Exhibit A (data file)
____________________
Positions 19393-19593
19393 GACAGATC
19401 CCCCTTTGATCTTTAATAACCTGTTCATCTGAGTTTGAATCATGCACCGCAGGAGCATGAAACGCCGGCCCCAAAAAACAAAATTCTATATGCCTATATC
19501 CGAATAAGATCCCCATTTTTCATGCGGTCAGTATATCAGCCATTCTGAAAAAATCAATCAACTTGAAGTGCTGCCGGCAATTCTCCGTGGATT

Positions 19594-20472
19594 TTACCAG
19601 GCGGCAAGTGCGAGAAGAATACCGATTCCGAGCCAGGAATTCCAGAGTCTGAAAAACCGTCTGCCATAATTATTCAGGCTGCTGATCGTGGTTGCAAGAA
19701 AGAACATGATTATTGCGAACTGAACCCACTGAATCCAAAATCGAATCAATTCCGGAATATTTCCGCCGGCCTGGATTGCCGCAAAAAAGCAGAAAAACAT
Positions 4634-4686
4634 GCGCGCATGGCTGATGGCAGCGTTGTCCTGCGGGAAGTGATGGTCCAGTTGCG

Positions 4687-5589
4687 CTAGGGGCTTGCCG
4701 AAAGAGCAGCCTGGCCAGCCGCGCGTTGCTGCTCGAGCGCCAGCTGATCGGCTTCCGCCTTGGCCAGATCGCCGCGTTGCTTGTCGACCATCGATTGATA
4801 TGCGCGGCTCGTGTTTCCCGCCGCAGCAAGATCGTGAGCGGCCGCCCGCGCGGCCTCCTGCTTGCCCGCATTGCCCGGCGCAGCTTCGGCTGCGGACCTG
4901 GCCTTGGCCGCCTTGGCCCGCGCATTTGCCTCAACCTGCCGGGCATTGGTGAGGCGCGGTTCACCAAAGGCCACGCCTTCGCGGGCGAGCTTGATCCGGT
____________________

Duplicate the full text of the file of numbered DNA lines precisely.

Positions 19393-19593
19393 GACAGATC
19401 CCCCTTTGATCTTTAATAACCTGTTCATCTGAGTTTGAATCATGCACCGCAGGAGCATGAAACGCCGGCCCCAAAAAACAAAATTCTATATGCCTATATC
19501 CGAATAAGATCCCCATTTTTCATGCGGTCAGTATATCAGCCATTCTGAAAAAATCAATCAACTTGAAGTGCTGCCGGCAATTCTCCGTGGATT

Positions 19594-20472
19594 TTACCAG
19601 GCGGCAAGTGCGAGAAGAATACCGATTCCGAGCCAGGAATTCCAGAGTCTGAAAAACCGTCTGCCATAATTATTCAGGCTGCTGATCGTGGTTGCAAGAA
19701 AGAACATGATTATTGCGAACTGAACCCACTGAATCCAAAATCGAATCAATTCCGGAATATTTCCGCCGGCCTGGATTGCCGCAAAAAAGCAGAAAAACAT
Positions 4634-4686
4634 GCGCGCATGGCTGATGGCAGCGTTGTCCTGCGGGAAGTGATGGTCCAGTTGCG

Positions 4687-5589
4687 CTAGGGGCTTGCCG
4701 AAAGAGCAGCCTGGCCAGCCGCGCGTTGCTGCTCGAGCGCCAGCTGATCGGCTTCCGCCTTGGCCAGATCGCCGCGTTGCTTGTCGACCATCGATTGATA
4801 TGCGCGGCTCGTGTTTCCCGCCGCAGCAAGATCGTGAGCGGCCGCCCGCGCGGCCTCCTGCTTGCCCGCATTGCCCGGCGCAGCTTCGGCTGCGGACCTG
4901 GCCTTGGCCGCCTTGGCCCGCGCATTTGCCTCAACCTGCCGGGCATTGGTGAGGCGCGGTTCACCAAAGGCCACGCCTTCGCGGGCGAGCTTGATCCGGT